30. A method of detecting hypomethylation or hypermethylation in a CNG triplet of DNA which is present in a test tissue sample which comprises:
a) cleaving a tester sample of genomic DNA with both a master restriction enzyme and a partner restriction enzyme to generate a cleaved tester sample;
b) ligating a first set of adaptors onto DNA ends of said cleaved tester sample to generate a first-tester amplification template;
c) amplifying said first-tester amplification template to generate a first-tester amplicon by in vitro DNA amplification using primers that hybridize to said first set of adaptors;
d) cleaving off said first adaptors from said first-tester amplicon and ligating a second set of adaptors onto DNA ends of the first-tester amplicon to generate a second-adaptor-tester which has second adaptor ends;
e) hybridizing the second-adaptor-tester with about a 10-fold to about a 10,000-fold molar excess of a driver DNA to generate a mixture of tester-tester hybrid and tester-driver hybrid;
f) adding nucleotides onto DNA ends present in said mixture to make a blunt-ended tester--tester hybrid and a blunt-ended tester-driver hybrid;
g) amplifying the blunt-ended tester--tester hybrid and the blunt-ended tester-driver hybrid by in vitro DNA amplification using primers that hybridize to second adaptor ends to generate a second-tester amplicon;
h) isolating a DNA fragment from said second-tester amplicon;
i) preparing a probe from said DNA fragment;
j) isolating genomic DNA from a control tissue sample and a test tissue sample to generate a control-tissue DNA and a test-tissue DNA;
k) cleaving said control-tissue DNA and said test-tissue DNA with said master restriction enzyme to generate cleaved control-tissue DNA and cleaved test-tissue DNA;
l) hybridizing said probe to said cleaved control-tissue DNA and said cleaved test-tissue DNA to form a control-hydridization complex and a test-hybridization complex; and
n) observing whether the size of the control-hydridization complex is the same as the size of the test-hybridization complex;
wherein said master restriction enzyme cleaves a nonmethylated CNG DNA sequence but does not cleave a methylated CNG DNA sequence;
wherein said partner restriction enzyme cleaves DNA to produce DNA fragments with a complexity of about 5% to about 25% of said genomic DNA in a size range which can be amplified by a DNA amplification enzyme; and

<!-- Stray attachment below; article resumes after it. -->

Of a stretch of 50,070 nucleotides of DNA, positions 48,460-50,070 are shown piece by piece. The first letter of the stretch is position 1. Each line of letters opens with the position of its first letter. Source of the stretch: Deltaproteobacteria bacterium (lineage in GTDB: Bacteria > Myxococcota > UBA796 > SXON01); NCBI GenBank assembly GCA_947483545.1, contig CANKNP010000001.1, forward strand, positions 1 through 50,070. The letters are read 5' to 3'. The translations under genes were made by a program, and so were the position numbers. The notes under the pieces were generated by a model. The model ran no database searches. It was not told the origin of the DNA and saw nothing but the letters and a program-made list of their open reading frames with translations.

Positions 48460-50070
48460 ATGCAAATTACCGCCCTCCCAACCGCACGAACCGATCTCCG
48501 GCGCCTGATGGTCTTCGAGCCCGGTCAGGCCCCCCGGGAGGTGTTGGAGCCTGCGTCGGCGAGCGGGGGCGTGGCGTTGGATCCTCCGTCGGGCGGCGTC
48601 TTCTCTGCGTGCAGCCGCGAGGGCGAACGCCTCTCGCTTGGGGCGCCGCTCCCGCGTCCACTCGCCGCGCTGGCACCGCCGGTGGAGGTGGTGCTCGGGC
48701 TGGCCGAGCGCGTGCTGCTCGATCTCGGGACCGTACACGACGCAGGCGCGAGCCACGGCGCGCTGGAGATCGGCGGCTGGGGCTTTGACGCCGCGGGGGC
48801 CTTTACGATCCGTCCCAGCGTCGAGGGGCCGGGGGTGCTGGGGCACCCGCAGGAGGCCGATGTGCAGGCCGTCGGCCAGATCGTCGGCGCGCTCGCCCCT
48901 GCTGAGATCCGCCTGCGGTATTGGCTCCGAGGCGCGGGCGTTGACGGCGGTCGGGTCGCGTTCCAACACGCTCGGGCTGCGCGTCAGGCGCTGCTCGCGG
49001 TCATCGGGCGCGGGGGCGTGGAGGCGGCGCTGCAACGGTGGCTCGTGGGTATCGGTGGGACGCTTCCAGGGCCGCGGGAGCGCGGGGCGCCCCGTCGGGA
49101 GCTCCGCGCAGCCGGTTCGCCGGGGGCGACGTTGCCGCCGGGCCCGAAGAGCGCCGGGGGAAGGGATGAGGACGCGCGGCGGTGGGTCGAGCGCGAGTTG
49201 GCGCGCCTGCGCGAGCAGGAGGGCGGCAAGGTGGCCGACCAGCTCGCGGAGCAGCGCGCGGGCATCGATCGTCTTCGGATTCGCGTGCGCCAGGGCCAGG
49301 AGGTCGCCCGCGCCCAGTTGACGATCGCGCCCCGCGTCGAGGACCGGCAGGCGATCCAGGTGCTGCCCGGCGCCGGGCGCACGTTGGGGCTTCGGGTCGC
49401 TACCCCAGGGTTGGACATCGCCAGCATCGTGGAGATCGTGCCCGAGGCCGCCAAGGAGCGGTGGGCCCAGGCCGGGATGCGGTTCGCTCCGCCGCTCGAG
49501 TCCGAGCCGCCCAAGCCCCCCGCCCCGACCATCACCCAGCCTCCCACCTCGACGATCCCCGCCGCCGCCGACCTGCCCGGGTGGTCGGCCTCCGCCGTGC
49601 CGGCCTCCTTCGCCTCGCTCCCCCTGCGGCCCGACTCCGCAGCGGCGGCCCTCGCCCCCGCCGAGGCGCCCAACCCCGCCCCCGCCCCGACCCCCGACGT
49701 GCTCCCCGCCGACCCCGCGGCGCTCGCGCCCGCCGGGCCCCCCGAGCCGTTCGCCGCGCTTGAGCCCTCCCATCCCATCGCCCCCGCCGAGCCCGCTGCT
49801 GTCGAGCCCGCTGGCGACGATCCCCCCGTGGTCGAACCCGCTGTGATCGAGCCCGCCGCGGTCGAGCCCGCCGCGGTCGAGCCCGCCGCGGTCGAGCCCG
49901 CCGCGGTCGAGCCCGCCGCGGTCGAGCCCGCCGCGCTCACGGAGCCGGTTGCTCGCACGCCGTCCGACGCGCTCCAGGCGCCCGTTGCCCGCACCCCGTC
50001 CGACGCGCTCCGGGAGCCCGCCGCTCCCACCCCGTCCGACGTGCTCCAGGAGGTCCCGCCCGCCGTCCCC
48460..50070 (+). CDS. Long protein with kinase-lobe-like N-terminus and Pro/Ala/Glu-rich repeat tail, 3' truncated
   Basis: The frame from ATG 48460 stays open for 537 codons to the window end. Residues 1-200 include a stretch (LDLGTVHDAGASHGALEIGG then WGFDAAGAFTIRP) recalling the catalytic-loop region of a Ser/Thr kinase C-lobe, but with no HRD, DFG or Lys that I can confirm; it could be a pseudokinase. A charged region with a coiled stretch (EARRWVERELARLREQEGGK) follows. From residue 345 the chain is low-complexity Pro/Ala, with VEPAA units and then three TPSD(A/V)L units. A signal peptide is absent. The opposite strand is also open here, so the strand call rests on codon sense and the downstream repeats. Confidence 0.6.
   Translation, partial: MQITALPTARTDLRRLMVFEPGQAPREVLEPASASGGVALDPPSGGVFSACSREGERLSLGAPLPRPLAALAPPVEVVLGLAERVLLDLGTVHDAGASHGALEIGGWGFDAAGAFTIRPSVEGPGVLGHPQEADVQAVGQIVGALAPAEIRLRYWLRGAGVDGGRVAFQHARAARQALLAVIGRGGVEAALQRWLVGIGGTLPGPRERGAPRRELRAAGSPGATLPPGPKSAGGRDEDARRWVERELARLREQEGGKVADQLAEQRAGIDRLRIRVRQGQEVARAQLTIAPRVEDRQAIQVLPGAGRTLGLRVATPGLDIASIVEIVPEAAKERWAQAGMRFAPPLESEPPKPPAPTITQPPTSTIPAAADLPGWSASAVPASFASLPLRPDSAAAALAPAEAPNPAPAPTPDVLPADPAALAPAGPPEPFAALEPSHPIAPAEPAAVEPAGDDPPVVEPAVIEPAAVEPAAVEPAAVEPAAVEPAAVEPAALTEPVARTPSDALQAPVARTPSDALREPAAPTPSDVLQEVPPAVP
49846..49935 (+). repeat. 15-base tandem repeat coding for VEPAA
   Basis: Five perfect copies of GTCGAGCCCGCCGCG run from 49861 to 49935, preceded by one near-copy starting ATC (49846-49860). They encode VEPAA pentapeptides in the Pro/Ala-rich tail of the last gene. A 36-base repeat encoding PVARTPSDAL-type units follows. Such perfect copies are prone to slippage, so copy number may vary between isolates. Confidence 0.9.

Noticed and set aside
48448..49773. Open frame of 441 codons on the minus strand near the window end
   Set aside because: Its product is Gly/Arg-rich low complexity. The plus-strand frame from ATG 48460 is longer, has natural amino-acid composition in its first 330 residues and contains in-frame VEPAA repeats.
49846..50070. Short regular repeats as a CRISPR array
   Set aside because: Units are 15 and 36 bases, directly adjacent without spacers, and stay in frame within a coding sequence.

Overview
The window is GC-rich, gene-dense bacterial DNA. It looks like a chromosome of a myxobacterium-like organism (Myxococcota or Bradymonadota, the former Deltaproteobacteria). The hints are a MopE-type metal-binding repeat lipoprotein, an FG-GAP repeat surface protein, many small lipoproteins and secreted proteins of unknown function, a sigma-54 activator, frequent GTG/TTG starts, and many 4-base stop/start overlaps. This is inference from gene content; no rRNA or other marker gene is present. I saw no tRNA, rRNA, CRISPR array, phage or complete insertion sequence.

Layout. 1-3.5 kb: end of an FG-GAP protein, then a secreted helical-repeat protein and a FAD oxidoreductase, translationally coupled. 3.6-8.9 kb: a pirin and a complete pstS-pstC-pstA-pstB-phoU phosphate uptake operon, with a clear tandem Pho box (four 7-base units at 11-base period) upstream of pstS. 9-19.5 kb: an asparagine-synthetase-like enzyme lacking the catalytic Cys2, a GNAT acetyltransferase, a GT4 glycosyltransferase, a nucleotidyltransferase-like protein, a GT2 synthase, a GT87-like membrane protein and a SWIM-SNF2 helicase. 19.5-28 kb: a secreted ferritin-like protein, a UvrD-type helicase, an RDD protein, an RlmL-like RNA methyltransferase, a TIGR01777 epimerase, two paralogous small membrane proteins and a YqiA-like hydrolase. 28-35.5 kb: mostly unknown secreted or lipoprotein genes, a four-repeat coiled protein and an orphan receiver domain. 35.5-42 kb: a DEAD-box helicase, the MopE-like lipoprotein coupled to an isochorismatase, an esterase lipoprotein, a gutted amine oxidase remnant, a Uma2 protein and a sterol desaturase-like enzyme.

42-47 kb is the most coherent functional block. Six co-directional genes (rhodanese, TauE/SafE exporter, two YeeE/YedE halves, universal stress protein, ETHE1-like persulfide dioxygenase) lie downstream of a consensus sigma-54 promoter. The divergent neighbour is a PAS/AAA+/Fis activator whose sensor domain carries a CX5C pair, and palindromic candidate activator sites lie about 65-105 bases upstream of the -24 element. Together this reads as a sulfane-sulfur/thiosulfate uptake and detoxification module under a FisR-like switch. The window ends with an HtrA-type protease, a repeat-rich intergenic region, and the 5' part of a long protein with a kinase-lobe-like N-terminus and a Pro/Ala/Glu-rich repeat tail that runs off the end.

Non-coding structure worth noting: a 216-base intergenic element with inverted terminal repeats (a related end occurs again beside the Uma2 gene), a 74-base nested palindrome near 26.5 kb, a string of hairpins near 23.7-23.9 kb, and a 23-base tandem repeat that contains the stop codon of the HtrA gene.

wherein said driver DNA is cut with both the master restriction enzyme and the partner restriction enzyme and amplified using primers that recognize DNA ends cut by said master restriction enzyme.
31. The method of claim 29 or 30 wherein said method is used for detecting cancer, cell-type specific expression, tissue-specific expression, or a genetic disease which alters methylation.
32. The method of claim 31 wherein said cancer is Wilms' cancer, breast cancer, ovarian cancer, colon cancer, kidney cell cancer, liver cell cancer, lung cancer, leukemia, rhabdomyosarcoma, sarcoma, or hepatoblastoma.
33. The method of claim 31 wherein said genetic disease which alters methylation is Beckwith-Wiedemann syndrome or Prader-Willi syndrome.
34. The method of claim 29 or 30 wherein said master restriction enzyme is MspI, BsiSI or Hin2I.
35. The method of claim 29 or 30 wherein said partner restriction enzyme is MseI, Sau3A, RsaI, TspEI, MaeI, NiaIII or DpnI.
36. The method of claim 30 wherein said first set of adaptors cannot be ligated onto DNA ends cut by said partner enzyme.
37. The method of claim 30 wherein said second set of adaptors cannot be ligated onto DNA ends cut by said partner enzyme.
38. The method of claim 30 wherein said first set of adaptors are selected from the group consisting of SEQ ID NO:1, SEQ ID NO:2, SEQ ID NO:3, SEQ ID NO:4, SEQ ID NO:5 and SEQ ID NO:6.
39. The method of claim 30 wherein said second set of adaptors is selected from the group consisting of SEQ ID NO:1, SEQ ID NO:2, SEQ ID NO:3, SEQ ID NO:4, SEQ ID NO:5 and SEQ ID NO:6.
40. The method of claim 29 wherein said first test amplicon is melted and hybridized with about a 10-fold to about a 10,000-fold molar excess of said driver DNA.
41. The method of claim 29 wherein said first test amplicon is melted and hybridized with about a 100-fold molar excess of said driver DNA.
42. The method of claim 29 wherein said blunt-ended tester--tester is hybridized with about a 10-fold to about a 10,000-fold molecular excess of said driver DNA.